When it rains in the desert of the Arabian Peninsula, it’s nothing short of miraculous. It can also be incredibly dangerous as well (as I would soon come to find out) and not just because of flash floods rushing through the local wadis.
When the rain did finally come to the oasis town of Ibri, Oman after a six month dry spell, I jumped into my Jeep to survey the damage the Shamalia, the winter storm from the north, had wreaked upon my desert outpost.
The streets had become Venetian-style canals flooded with café laté colored rainwater. Omani families cruised these waterways with the windows of their saloon cars rolled down, their desert gondolas for the day. Palms held up to the foreboding sky, they soaked in the pungent smell of ozone heavy in the air.
On the road that crossed the wadi, a normally dry wash, the whitewater rippled across the blacktop about a foot deep. The locals who were crossing it slowed to a crawl and put on their hazard lights. Not seeing the logic in this tactic, I gunned it across the wadi hoping that speed would keep me from being swept away by the current. Spraying water in my wake while overtaking a white Lexus with its’ windows rolled down, I forded the flooded riverbed with ease.
With the wadi now in my rearview mirror, the white Lexus pulled up next to me with four Arabs gesticulating wildly for me to pull over. I shook my head and closed my window. They pulled in front of me and jacked their breaks, pointing to the side of the road. Reluctantly, I pulled over but locked my door before I came to a complete stop.
The driver got out with the sleeves of his white dishdasha (a floor length shirt dress) pushed up to the elbows. His friends followed suit. With just the glass between us, he motioned for me to open the window. As I did, he reached inside to grab me! I hit the button for the window to go-up, then the gas and wove in between him, his car and his cronies who were now jumping back into their car to give chase. There was barely time for him to get his hand out of the window before I peeled out of there, my adrenaline pumping.
Suddenly, a black BMW came roaring past. Cutting in front of me, he slammed his breaks – forcing me to do the same. Trying to overtake him, he veered wildly, corralling me in. With the Bedouins in the Lexus now behind me again I realized they were trying to box me in! Feigning compliance, I veered towards the shoulder, dipped down through the ditch by the side of the road and up the embankment, hoping to lose them with my 4×4 capability. Momentarily, it worked.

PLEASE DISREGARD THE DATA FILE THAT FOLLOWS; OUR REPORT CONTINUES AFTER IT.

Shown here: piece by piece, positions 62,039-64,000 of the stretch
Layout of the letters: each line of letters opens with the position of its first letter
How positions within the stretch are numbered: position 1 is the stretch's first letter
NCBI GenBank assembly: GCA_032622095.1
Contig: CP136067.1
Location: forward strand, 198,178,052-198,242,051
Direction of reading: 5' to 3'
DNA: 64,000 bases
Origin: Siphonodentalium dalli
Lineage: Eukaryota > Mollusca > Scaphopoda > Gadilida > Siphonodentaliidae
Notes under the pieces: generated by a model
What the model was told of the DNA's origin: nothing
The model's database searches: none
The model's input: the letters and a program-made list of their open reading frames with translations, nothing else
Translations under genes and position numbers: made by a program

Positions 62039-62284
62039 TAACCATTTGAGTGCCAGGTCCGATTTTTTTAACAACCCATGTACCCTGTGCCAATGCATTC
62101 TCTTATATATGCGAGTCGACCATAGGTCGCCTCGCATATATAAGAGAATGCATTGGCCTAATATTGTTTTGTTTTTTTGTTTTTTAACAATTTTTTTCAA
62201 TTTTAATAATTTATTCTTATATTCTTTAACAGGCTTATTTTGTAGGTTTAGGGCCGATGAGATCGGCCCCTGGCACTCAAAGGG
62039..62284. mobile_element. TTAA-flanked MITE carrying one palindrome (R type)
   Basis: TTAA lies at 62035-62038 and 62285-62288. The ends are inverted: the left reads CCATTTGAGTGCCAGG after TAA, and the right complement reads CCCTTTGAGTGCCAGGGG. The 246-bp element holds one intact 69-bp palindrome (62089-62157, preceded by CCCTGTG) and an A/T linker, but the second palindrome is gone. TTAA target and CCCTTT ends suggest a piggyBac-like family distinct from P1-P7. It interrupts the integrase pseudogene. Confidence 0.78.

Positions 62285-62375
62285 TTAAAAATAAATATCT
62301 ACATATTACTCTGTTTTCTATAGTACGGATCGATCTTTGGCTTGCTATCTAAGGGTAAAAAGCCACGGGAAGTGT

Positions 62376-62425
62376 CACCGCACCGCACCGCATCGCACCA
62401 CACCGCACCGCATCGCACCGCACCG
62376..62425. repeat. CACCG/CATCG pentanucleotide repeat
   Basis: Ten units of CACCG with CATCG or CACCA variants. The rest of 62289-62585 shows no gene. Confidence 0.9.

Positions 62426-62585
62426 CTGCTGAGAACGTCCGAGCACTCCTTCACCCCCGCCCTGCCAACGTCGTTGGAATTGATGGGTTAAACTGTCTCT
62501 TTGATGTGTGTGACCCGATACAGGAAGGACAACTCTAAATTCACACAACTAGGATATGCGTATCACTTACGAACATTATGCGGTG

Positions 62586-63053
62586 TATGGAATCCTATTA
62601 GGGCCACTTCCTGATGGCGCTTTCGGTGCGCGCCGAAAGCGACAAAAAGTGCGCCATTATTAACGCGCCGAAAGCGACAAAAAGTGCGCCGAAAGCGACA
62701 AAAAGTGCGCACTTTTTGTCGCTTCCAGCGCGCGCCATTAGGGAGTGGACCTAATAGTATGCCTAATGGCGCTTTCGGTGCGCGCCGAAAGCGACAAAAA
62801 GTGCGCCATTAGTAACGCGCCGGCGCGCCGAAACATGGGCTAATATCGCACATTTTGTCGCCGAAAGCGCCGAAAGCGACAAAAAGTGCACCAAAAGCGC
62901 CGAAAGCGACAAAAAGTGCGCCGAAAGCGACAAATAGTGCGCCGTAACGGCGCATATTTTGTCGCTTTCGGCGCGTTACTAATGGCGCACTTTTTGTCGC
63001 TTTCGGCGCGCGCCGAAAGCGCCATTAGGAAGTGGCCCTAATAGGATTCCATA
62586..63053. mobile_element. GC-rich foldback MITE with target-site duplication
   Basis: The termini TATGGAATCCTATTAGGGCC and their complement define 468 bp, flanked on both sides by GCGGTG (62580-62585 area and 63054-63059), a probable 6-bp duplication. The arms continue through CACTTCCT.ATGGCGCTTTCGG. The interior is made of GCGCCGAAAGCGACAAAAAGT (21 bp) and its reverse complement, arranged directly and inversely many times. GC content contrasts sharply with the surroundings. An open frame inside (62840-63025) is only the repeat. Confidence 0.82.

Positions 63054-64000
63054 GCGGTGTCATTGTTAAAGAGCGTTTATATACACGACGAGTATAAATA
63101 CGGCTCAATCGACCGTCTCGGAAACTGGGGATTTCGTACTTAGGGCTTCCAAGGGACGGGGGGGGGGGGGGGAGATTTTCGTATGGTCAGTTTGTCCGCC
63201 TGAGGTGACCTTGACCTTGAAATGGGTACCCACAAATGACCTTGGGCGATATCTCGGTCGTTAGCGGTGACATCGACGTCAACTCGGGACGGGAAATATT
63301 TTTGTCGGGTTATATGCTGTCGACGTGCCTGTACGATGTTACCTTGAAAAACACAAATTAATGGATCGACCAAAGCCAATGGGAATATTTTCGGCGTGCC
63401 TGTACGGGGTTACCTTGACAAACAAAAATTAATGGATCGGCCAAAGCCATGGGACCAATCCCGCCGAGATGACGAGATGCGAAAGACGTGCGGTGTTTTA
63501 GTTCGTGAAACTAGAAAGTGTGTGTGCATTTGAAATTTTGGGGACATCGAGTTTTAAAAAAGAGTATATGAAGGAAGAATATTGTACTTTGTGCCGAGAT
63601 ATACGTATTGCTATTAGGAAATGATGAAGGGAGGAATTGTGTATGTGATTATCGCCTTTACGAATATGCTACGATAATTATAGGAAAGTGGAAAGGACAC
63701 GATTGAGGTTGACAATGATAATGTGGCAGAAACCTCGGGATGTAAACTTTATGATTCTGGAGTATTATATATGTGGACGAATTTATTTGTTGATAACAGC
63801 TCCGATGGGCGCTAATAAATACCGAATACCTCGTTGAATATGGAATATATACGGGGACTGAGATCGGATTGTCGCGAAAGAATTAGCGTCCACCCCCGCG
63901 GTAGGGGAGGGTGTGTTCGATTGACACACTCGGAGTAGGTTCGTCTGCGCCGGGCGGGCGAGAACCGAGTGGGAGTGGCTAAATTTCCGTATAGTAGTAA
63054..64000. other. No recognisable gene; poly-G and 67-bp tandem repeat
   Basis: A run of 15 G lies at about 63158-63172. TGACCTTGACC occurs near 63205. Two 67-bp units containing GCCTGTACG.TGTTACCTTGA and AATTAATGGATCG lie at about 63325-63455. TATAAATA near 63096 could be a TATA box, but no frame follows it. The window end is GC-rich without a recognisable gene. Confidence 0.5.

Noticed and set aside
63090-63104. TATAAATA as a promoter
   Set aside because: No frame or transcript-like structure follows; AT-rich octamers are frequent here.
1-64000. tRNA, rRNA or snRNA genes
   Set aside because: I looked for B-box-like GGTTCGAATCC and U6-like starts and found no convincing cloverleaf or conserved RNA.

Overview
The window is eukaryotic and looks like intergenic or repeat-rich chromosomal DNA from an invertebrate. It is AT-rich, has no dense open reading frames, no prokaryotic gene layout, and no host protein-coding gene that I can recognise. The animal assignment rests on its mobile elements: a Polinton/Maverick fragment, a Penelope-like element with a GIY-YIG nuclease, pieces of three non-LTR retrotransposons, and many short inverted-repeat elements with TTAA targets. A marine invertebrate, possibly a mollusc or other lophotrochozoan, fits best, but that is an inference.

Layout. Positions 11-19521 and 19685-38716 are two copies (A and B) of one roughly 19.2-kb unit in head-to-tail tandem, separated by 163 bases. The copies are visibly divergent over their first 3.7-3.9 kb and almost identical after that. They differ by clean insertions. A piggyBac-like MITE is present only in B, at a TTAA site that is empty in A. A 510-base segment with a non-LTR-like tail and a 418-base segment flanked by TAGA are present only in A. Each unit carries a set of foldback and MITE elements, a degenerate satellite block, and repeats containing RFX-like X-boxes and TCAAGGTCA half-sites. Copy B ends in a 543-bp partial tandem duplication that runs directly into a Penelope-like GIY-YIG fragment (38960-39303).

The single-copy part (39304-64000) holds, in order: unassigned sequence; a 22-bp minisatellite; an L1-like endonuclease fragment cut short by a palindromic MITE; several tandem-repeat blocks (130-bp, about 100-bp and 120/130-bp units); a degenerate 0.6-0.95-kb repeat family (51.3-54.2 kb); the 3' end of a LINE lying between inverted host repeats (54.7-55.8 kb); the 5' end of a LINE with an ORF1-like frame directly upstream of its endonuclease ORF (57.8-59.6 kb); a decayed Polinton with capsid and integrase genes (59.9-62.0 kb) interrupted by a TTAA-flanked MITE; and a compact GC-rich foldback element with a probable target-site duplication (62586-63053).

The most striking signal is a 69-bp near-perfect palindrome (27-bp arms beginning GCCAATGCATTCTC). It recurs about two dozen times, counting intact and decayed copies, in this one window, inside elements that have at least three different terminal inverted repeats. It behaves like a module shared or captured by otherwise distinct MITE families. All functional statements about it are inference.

I soon found myself slogging through a warren of potholed side streets, puddled with rain. Omani children splashed about in the dirty water outside walled compounds. Then, in the rearview mirror I saw it – the white Lexus was right behind me again! One of the bedouin hoodlums jumped out in his dishdasha and ran for my door. Just managing to get his hand on the door handle, I throttled the gas again as the kids in the alley cleared out of the way.
Winding my way back to the main road, the black BMW was waiting. As I pulled onto the two-lane road jammed packed with locals, he followed close behind, his bumper nearly touching mine. Behind him was the white Lexus. With so much traffic on a narrow, two-way road he couldn’t get past me to try to sandwich me in again. Instead, he rammed me from behind trying to push me into oncoming traffic!
Eyeing a turnout for a petrol station, I let the BMW maneuver in front of me. Before the Lexus could ram me from behind, I veered though the gas station and slipped into slow-moving traffic moving in the opposite direction. Minutes later, the flashing lights of the Omani Royal Police appeared in my rearview mirror and I knew the chase was over. I breathed a sigh of relief.
At the police station, I decided to not press charges and the felony against me (I had inadvertently splashed them) was dropped, ilhumdilelah (thanks be to God).
Written by: Baxter Jackson
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